Ford has also come quite a long way in build quality, particularly with the interior. Although we were a bit disappointed to see window switches and door lock buttons found in Fords costing $20K less, the overall quality of the plastics, high-quality leather seats, instrument panels and center stack were all impressive.

(Continued on page 2)

Related posts:

Related Articles

NOTE: There are two ways to comment on our articles: Facebook or Wordpress. Facebook uses your real name and can be posted on your wall while Wordpress uses our login system. Feel free to use either one.

Facebook Comments:

Wordpress Comments:

  • Derek says:

    Reporting back on the performance of the 3.5L direct-injection twin-turbo EcoBoost engine — winner, winner, chicken dinner! Power from the Ecoboost engine is utterly amazing and smoother than a 12-year old single malt scotch. What really impressed was the EcoBoost’s torque band. Most of the power is available early in the rev range and doesn’t quit until the cows are ready to come home. Yeah, its that good.

  • paul says:

    Thanks for the comp.
    I understand the M35, but again, the rear seats are much, much to small for adults on trips.
    Same for the BMWs and the they and the Audi all were soooo damn hard on my rear end!
    Points for MKS.
    The TL refuses to give heated seats in rear, not cooled in front.
    Points for MKS.
    I test drove the G8 with my wife and both loved the feel…BUT road noise was crazy on the highway and no AWD. This RWD is simply unacceptable in Chicago winters. We got over 42 inches so far this year alone.
    The only car that came close was the Genesis, but RWD only again.
    I have given strick orders to my dealer to give a call upon the first arrival of the MKS Ecoboost!

    By the way, my wife thinks I am totally crazy!
    I just took her NEW Mazda6 i in to trade up for the S!!!
    I simply loved the 4, but the continually wishing for more torque and dreaming of the new Audi A4 was driving me nuts.
    So now I get the power AND the rear seat room with regular fuel.
    Feeling much better, now.

  • Genshammer says:

    Hey Paul,

    Great feedback. You’re definitely right, the MKS offers a lot for the money, however, you can get an Infiniti M35x (AWD) for about 47K with everything the MKS has in a much more athletic package. You can also get an Acura TL, fully loaded with every option for about $45K, and a base RL for a few thousand more.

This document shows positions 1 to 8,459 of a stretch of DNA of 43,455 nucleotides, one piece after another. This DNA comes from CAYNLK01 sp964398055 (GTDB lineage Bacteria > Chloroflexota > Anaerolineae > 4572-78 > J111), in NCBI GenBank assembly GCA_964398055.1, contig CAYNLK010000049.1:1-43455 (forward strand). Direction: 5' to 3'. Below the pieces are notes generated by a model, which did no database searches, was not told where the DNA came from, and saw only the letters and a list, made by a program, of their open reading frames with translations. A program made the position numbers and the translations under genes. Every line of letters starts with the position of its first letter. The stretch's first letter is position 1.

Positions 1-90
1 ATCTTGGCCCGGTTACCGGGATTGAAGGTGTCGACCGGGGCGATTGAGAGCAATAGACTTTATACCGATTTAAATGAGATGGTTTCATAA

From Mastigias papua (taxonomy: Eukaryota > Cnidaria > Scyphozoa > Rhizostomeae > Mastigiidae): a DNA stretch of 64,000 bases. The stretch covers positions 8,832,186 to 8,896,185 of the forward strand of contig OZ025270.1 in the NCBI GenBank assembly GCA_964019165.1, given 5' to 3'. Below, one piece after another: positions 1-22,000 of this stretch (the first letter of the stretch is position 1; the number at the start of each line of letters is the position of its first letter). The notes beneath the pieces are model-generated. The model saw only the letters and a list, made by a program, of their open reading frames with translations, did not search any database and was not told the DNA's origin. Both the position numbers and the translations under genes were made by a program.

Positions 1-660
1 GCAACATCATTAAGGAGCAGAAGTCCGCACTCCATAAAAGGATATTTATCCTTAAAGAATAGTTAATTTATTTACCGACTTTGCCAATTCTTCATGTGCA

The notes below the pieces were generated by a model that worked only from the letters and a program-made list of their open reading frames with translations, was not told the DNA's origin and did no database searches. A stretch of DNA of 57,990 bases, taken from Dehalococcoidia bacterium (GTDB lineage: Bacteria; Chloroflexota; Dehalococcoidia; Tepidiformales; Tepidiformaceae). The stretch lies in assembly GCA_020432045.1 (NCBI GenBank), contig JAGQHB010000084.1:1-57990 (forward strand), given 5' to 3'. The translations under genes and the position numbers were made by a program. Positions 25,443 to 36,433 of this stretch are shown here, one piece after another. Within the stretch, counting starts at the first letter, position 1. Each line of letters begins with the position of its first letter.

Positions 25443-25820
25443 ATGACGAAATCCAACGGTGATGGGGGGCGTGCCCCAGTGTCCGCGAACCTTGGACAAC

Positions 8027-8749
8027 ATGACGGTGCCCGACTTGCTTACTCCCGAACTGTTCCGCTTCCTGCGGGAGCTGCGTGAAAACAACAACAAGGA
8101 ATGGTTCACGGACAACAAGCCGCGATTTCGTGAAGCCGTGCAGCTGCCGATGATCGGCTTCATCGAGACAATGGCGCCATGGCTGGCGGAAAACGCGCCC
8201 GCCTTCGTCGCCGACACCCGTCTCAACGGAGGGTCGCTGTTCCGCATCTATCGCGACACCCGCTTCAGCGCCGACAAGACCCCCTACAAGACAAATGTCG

Also, it might not be quite as luxurious, but the Pontiac G8 is certainly much sportier than the MKS, and a complete and utter steal at $39K, fully loaded, with a 360 horsepower V8.

    But perhaps the biggest value competitor to the MKS is the Buick Lucerne Super, which offers virtually every option you listed plus a blissful Northstar V8 engine for $43K.

    There are competitors out there to the MKS, but as you’ve highlighted, the MKS offers a ton of luxury for the money. And when the EcoBoost motor comes out next year, the MKS is really going to be a hot machine. Obviously, the old Lincoln stigma has not kept you from buying this great car, so consider yourself the proud owner of a well-kept secret!

    Kurt G.

  • paul says:

    I am confused.
    I have one, fully loaded (except for that darned adaptive cruize which I avoided at all cost) and it cost me 41K last November.
    Your review states you can find others “other luxury cars which offer more performance, luxury and prestige for the same or less money. “, but I am asking you…which ones?
    I looked, test drove many, many cars and many times each.
    None gave me what the MKS did:

    Heated AND cooled front seats, heated rear.
    Panoramic sun/roofs.
    Size rear seats for my 16 foot boys.
    Adaptive headlights.
    Rain sensitive wipers.
    Auto bright lights.
    Soft/leather (German and others were hard).
    Special dual pained glass.
    OK…I will love to see the car that offers this for even 45K.

    Thanks for the great review.
    Over all you and I agree with your other points.

Leave a Reply

Your email address will not be published. Required fields are marked *


(C) Copyright 1996-2018. All Rights Reserved.

carreview.com and the ConsumerReview Network are business units of Invenda Corporation

Other Web Sites in the ConsumerReview Network:

mtbr.com | roadbikereview.com | carreview.com | photographyreview.com | audioreview.com